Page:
GAMEPLAY: Alan Wake could be described as a third person action game masquerading as a survival horror. Whilst there are horror elements (the dark presence) you’ll be spending most of your time getting from one point to another and occasionally getting hacked down by crazed “pedestrians” masked in shadow (The Taken). These “pedestrians” serve as the bulk of the enemies in the game along with a couple of clichés thrown in here and there for good measure. It’s Alan’s job to get through the darkness armed with nothing but the light and a few weapons. Luckily for him the bad guys don’t seem to like light very much and this means he can use it as a weapon or a “safe haven”. Although the Taken seem to appear as if from out of nowhere to taunt you on your travels, Alan can take refuge under most sources of light. More often than not though this takes the form of a lamp post hooked up to a generator that you need to kick start via timely mashing on the ‘A’ button to coincide with the on-screen prompt.
This brings us on to the games combat and on the whole it is simplistic but very well executed. Alan’s main resource for fighting off the Taken is his trusty flashlight which he conveniently manages to lose from time to time. The general idea is to blast off the blanket of shadow that is protecting the Taken before you can actually harm them. You can boost the light from your flashlight using the left trigger but this quickly burns through the limited battery life of the appliance. There are extra batteries to be had scattered around each level but the idea is to choose your battles carefully and conserve battery life. The flashlight also serves as your aiming reticule when you’re using one of the three firearms in the game. Naturally after burning away the Taken’s protection you want to put a few holes in them. For this you have access to a revolver, shotgun and hunting rifle at varying points in the game. Due to the nature of the system you’re often juggling between flashlight and firearm as you try to fend off multiple axe wielding psychopaths at once. This becomes more of a challenge on the harder difficulty levels as it takes longer to remove the darkness protecting the Taken resulting in a dead flashlight more often than not. Luckily, Alan has a few other weapons at his disposal in the form of flashbangs and flares which destroy all Taken around you or keep them at bay, in that order.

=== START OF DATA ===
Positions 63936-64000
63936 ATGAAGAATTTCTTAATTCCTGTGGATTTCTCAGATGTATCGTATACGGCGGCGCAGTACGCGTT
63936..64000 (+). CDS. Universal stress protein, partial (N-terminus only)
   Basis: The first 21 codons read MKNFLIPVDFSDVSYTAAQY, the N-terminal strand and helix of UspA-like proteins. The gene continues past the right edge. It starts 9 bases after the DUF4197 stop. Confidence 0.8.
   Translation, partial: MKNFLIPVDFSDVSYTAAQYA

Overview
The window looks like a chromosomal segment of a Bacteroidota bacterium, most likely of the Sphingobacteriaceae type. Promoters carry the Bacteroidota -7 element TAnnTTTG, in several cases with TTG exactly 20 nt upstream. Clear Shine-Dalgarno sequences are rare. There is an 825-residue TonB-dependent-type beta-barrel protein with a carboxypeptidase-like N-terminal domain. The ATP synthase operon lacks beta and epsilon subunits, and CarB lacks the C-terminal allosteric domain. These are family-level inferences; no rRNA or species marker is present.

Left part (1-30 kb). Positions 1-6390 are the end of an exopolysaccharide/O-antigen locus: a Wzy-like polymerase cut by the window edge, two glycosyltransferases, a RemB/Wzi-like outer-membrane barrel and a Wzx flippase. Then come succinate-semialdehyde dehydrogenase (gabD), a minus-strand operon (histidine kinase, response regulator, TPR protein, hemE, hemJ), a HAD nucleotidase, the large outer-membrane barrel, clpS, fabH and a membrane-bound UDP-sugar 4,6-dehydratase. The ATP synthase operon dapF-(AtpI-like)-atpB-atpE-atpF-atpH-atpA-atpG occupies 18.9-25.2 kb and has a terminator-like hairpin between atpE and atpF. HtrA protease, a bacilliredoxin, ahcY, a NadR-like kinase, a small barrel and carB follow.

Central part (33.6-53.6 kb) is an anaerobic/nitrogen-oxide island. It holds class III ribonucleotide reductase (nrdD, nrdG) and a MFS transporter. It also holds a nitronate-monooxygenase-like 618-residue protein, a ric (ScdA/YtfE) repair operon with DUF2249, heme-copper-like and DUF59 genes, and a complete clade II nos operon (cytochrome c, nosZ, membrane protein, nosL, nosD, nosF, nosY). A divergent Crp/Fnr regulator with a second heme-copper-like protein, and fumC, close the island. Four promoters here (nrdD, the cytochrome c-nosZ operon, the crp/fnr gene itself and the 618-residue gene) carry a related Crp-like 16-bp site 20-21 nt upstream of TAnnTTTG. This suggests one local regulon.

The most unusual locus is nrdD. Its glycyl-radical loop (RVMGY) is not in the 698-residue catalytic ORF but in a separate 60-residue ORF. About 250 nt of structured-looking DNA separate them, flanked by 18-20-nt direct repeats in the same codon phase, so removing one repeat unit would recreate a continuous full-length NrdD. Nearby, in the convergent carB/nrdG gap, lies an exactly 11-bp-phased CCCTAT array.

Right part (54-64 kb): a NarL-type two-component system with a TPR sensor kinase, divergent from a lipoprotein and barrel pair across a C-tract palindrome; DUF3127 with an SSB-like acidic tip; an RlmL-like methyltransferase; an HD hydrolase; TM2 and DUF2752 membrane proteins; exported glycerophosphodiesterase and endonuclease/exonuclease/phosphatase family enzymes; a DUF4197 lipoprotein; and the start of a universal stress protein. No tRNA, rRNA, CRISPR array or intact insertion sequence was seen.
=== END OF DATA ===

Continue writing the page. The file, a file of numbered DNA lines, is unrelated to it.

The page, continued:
Alan Wake is not all flashlights and axe wielding maniacs but you might want to get used to it because this is what you’ll be doing for the majority of the game. There is the odd car section that feels distinctly pointless and makes you wonder why the developers bothered as you drive down a linear path only to be forced to get out and walk to collect manuscript pages. The highlight for me would have to be the Twilight Zone inspired TV show, Night Springs. I quite literally sat down and watched the show on the TV’s placed around Bright Falls for the five or so minutes each episode lasted, the randomness of the show made it genuinely entertaining watch. Watching TV inside a game always sounds so silly (hey, blame GTA) but it works for pushing along some of the narrative. The problem with this though is it more often takes away from the tension of a particular scene. The fact that you can pretty much read the more jumpy moments in the game before they happen due to the manuscripts makes it kind of hard to feel frightened at any point in the game. The TV shows are accompanied by a radio show which lets you know what is going on in Bright Falls while you’re out fighting for your life, nothing too major but still interesting nonetheless.
LONGEVITY: The game is fairly short coming in at around 6 hours if you are planning to steam roller you way through without watching/listening to the TV or radio shows scattered around Bright Falls. The game tries to give you incentive to replay it by only allowing you to collect some of the manuscript pages in NIGHTMARE (hard) mode. Sadly, these pages don’t really add much to the story and aren’t really worth the replay (trust me I’ve tried). This means Alan Wake doesn’t really have any replay value unless you really love collecting thermoses. All is not bad though as you can expect a fair bit of DLC to come out for Alan Wake because let’s face it, it’s perfectly structured for it.
VERDICT: It was quite apparent the direction Remedy Entertainment chose to take with Alan Wake. The game is chock full of pop culture/movie references to the point it almost feels like the game is mocking itself at times. The emphasis is most definitely on its story and it manages to tell a decent one at times, while bringing some nice gameplay mechanics to the table. Wake’s journey is not without it’s troubles but those willing to look past them will be rewarded with an atmospheric adventure laced with some great set pieces and solid gameplay.